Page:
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Metal Gear Saga? Silent Hill & Dragons? Konami Has Set its Sights on Mobile

Posted by Rob Rich on May 14th, 2015

MCV, with the help of Neogaf and Google Translate, has figured out Konami's next move in the wake of "losing" (?) Hideo Kojima and doing all that doom and gloom stuff with their stocks: mobile!

This Week at 148Apps: May 4-8, 2015

Posted by Chris Kirby on May 11th, 2015

A-MAY-ZING Reviews at 148Apps

How do you know what apps are worth your time and money? Just look to the review team at 148Apps. We sort through the chaos and find the apps you're looking for. The ones we love become Editor’s Choice, standing out above the many good apps and games with something just a little bit more to offer. Take a look at what we've been up to this week, and find even more in our Reviews Archive.

This Week at 148Apps: April 20-24, 2015

Posted by Chris Kirby on April 27th, 2015

The Apps of April

How do you know what apps are worth your time and money? Just look to the review team at 148Apps. We sort through the chaos and find the apps you're looking for. The ones we love become Editor’s Choice, standing out above the many good apps and games with something just a little bit more to offer. Take a look at what we've been up to this week, and find even more in our Reviews Archive.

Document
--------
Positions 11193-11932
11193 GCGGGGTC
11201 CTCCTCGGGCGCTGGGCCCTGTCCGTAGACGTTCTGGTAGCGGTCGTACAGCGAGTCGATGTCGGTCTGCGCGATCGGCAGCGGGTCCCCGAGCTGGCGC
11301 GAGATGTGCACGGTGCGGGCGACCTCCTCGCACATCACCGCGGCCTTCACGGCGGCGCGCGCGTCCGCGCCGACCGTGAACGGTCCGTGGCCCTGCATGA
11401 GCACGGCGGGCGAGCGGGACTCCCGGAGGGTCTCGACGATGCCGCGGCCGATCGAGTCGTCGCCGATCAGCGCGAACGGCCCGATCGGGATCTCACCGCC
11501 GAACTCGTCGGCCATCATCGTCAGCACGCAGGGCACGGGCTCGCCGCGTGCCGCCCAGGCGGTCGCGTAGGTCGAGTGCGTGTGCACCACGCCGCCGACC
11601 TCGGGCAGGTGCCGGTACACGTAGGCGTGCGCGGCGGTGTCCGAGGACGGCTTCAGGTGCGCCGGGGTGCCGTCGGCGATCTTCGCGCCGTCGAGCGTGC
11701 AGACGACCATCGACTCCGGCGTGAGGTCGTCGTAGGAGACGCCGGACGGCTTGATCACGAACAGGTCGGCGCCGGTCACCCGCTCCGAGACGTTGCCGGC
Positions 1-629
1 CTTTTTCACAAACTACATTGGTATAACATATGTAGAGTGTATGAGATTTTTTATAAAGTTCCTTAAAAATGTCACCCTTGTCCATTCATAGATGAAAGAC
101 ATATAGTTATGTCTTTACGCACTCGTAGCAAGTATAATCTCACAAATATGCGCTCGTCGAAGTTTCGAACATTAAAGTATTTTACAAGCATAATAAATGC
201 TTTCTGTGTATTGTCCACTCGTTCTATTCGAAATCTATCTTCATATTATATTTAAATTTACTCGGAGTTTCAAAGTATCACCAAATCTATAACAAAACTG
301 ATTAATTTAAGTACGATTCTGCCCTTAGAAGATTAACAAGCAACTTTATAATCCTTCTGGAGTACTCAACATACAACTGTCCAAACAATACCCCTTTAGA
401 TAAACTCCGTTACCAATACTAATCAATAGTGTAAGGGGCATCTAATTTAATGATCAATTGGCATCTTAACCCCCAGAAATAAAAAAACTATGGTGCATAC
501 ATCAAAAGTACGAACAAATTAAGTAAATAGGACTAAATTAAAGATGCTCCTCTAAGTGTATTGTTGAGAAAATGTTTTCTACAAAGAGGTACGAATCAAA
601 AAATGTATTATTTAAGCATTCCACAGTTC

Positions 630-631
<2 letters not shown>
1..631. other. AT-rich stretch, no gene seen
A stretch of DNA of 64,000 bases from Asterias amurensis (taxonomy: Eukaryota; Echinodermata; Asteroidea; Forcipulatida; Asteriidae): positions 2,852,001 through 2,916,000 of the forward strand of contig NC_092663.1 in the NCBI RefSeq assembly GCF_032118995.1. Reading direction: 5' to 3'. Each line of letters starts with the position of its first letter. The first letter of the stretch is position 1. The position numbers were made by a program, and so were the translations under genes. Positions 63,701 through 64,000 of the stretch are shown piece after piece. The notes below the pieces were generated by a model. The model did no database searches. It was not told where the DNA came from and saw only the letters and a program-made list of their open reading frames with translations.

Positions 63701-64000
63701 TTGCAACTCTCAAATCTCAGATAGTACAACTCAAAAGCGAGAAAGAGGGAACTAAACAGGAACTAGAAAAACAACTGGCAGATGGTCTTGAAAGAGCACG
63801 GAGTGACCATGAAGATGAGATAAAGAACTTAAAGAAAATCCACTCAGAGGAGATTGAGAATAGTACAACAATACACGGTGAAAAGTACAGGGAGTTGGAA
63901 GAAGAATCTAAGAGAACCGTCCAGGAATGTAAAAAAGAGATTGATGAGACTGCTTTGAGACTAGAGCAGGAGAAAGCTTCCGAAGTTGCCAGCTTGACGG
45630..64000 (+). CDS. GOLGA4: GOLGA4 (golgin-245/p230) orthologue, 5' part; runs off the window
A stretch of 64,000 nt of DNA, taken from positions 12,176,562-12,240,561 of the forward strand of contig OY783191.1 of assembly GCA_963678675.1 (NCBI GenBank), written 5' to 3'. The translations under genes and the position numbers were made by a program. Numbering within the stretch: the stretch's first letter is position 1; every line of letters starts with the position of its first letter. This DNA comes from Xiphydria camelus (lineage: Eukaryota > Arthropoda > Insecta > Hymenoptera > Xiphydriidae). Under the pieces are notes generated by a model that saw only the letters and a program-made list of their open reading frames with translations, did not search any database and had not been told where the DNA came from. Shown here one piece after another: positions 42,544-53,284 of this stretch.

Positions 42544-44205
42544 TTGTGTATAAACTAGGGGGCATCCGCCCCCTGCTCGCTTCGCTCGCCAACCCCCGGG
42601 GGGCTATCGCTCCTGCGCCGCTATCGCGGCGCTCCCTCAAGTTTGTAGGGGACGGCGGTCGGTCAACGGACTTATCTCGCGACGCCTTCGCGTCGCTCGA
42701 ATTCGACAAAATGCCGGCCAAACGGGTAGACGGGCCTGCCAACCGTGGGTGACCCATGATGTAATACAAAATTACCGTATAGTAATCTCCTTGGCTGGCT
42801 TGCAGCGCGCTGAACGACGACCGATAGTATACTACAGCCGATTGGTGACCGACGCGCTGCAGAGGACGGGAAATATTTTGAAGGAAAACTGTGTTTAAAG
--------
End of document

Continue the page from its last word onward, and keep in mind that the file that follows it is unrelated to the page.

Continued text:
Here's Another Roundup of Notable Apple Watch Apps and Games

Posted by Rob Rich on April 27th, 2015

Now that the Apple Watch is publically available (kind of), even more apps and games have been popping up for it. Some of them are updates to existing software, others are brand new. The main thing is that they're all for the Apple Watch, and if you're looking to expand the wearable's library then we've got a list for you. Our previous list is also available for perusal right here.




Apps


8 : Sticker Messenger

By SHAPE GmbH

App Store Description:

"8 is made for a fast and intuitive Watch-centric chat.Invite your friends to chat by email or user name.Drag and drop your free stickers with 8.And if stickers are not enough, add some text.Endless communication, infinite as 8's shape.

We made 8 with love, stay tuned for new stickers and features!"

It Looks Like Apple is Expediting Apple Watch Delivery for Developers

Posted by Rob Rich on April 21st, 2015

It seems that over the past few hours a number of iOS developers have been getting emails from Apple, explaining that they have the chance to order themselves an Apple Watch and skip the inevitable wait.

These are Most of the Apple Watch Apps and Games We've Managed to Dig Up So Far (Updated)

Posted by Rob Rich on April 20th, 2015